It’s a strange fish this drama. It’s certainly not your usual Agatha Christie murder mystery – all pretty scenery, costumes and drawing room reveals.
Within a few minutes of the second episode our hero (David Walliams’ Tommy Beresford) was witness to a gangland execution. And not just any old gangland execution – a really horrible one.
Yes, a cockernee criminal who was seeking to blackmail Tommy was hoisted by his own petard after Walliams’ character (not doing a great bit of undercover work, it has to be said) suddenly found the gumption to turn the tables on him. Said crim was then dispatched by an enforcer with a quick bit of strangulation followed by a clinical neck-break and Tommy was safe. Whatever would Geraldine McEwan’s Miss Marple have to say about that?
Of course the Queen of Crime always deals in death but usually it’s more refined and sanitised. Bad things happen, but we don’t tend to have our noses rubbed in them.
Then in the next scene, Partners in Crime got all coy and 1950s on us. Jessica Raine’s Tuppence was at home with her husband in their quaint rural cottage, barely able to mention the fact that her husband was operating undercover in a brothel. Or as he put it (in a bid to save her delicate sensibilities): “One of those Soho places”. We can see a vicious murder, but we daren’t mention prostitutes, dearie me no.
For the most part, it was as cartoony and silly as the first episode. Walliams posed as criminal Clement Drennan as he sought to uncover a dastardly Soviet plot to kill the US Secretary of State. Raine’s Tuppence was undercover in a maid outfit trying to find out quite what Alice Krige’s haughty opera singer was up to.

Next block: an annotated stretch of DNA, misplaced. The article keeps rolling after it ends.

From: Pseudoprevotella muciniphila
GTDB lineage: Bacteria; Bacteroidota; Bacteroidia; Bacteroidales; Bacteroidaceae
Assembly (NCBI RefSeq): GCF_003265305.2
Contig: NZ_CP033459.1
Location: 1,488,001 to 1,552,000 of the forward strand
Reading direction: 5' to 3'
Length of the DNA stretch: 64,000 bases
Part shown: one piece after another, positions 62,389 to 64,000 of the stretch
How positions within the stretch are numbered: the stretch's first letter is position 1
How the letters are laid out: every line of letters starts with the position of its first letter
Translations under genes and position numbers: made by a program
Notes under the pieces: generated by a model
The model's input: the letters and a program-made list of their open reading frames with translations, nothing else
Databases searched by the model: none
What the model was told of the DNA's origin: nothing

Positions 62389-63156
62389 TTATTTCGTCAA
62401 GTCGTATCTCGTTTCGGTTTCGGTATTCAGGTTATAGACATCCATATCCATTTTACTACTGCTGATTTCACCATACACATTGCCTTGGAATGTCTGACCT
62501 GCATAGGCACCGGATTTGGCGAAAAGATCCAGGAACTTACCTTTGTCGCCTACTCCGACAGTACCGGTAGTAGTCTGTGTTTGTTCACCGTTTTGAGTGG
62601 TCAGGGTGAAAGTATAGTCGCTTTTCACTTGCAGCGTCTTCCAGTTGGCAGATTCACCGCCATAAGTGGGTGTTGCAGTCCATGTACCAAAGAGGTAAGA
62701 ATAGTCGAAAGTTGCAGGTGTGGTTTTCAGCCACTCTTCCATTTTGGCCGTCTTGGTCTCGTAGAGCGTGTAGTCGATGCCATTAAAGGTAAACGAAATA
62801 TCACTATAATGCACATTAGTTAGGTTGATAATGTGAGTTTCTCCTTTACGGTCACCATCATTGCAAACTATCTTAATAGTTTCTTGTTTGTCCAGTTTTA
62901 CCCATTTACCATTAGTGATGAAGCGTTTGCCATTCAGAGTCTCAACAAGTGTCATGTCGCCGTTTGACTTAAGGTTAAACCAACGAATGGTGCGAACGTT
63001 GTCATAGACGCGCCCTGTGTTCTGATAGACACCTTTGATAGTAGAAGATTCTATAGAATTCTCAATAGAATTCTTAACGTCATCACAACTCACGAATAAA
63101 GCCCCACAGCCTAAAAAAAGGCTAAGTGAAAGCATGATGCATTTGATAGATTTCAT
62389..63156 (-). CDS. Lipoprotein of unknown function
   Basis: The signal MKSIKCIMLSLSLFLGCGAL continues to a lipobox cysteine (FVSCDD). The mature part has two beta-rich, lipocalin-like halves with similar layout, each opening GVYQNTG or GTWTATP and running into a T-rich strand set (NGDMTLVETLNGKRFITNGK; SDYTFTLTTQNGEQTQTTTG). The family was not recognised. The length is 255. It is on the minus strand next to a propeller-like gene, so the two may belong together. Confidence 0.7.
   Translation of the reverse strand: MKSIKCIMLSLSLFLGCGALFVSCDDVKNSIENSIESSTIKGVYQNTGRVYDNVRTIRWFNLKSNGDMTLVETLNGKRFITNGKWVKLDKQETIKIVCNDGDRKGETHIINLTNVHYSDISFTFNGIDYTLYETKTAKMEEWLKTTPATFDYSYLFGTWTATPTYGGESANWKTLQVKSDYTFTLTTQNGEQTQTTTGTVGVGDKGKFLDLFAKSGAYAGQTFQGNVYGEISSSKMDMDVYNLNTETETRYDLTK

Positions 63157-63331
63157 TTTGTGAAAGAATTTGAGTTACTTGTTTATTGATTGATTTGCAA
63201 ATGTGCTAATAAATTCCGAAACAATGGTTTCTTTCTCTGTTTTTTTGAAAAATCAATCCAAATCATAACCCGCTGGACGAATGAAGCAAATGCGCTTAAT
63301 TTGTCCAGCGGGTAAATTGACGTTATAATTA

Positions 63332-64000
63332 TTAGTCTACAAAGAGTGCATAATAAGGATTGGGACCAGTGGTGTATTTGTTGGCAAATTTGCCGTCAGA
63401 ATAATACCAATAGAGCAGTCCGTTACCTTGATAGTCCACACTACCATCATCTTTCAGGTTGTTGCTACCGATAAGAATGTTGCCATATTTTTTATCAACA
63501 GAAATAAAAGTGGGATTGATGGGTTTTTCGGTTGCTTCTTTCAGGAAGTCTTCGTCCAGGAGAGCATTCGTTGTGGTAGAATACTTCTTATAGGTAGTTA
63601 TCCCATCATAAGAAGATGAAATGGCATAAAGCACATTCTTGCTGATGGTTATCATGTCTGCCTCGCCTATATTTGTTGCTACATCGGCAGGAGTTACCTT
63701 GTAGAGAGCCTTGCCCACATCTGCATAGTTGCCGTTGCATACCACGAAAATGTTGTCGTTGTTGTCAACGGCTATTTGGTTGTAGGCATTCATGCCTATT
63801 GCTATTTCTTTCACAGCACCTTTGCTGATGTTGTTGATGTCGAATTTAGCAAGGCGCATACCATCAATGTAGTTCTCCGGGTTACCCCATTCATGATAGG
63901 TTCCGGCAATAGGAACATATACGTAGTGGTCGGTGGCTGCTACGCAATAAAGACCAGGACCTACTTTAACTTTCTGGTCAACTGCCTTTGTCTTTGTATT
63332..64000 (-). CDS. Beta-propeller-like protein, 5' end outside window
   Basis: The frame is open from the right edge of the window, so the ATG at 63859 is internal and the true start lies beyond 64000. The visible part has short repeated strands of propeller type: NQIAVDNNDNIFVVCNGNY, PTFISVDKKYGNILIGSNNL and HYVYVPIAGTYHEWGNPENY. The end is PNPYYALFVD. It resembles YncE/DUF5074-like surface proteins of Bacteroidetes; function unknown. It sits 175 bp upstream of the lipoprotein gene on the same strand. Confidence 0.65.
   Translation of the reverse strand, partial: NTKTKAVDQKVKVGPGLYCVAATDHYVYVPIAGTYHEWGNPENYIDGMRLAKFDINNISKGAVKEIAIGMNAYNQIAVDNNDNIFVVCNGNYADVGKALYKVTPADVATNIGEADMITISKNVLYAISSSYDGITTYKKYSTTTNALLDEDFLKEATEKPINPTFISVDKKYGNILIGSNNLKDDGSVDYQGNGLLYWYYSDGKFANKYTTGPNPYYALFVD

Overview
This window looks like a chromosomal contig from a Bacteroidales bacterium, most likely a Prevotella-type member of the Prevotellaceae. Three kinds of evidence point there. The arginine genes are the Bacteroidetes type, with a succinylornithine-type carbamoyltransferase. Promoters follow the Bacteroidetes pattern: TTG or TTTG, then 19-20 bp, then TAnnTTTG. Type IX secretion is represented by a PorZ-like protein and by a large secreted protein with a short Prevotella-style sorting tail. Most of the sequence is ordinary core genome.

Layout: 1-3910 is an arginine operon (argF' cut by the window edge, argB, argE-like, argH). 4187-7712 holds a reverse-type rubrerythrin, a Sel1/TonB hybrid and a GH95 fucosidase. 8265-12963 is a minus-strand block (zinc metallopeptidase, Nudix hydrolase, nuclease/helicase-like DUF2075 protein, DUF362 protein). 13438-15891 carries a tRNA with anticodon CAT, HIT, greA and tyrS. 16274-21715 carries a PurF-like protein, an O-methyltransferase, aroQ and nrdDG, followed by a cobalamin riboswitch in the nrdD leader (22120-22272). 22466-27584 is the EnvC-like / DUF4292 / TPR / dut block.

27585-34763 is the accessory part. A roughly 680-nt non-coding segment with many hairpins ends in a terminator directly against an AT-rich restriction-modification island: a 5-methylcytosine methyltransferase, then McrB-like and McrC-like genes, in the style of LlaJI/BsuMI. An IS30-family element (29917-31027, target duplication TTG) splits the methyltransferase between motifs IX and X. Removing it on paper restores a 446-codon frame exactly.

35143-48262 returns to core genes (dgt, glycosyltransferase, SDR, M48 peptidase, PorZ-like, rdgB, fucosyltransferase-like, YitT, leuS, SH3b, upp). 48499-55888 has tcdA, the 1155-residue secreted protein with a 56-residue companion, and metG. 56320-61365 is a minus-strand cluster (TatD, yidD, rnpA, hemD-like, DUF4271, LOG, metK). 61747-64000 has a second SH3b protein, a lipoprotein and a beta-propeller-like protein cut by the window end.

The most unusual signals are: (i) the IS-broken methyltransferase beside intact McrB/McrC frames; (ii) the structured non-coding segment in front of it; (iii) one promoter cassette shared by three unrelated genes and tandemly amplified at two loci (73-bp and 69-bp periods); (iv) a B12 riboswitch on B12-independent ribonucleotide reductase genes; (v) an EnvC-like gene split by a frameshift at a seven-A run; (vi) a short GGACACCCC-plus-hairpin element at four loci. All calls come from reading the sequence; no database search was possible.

The plot is more preposterous when made flesh. Quite why the British spooks didn’t just raid the house where Tommy reported that young Jane Finn was holed up is anyone’s guess. Instead he went back without telling anyone in an attempt to try and flush her out. On his own. As you do.
All the while, Fleet’s character has developed his own catchphrase – “leave it to the professionals” – while Walliams’ Tommy has nailed down “this is a job for a man”. Well, we’ll see what Tuppence has to say about that.
And yet… If you don’t ask too many questions, it was all rather delightful. It looks stunning and if you can go along with the absurdity, you can wallow in it. The changes of register clash like a bag of spanners tumbling down stairs, but so what? It’s Jessica Raine! In a blonde wig! And David Walliams in a Trilby! What are you complaining about?
When you have a drama that doesn’t mind that it is so silly just… let it be silly. And move on. It’s not The Wire.
Partners in Crime continues on BBC1 on Sundays at 9pm
Meet the cast of Partners in Crime: The Secret Adversary
David Walliams and Jessica Raine’s Partners in Crime serves up a camp and saucy dose of Agatha Christie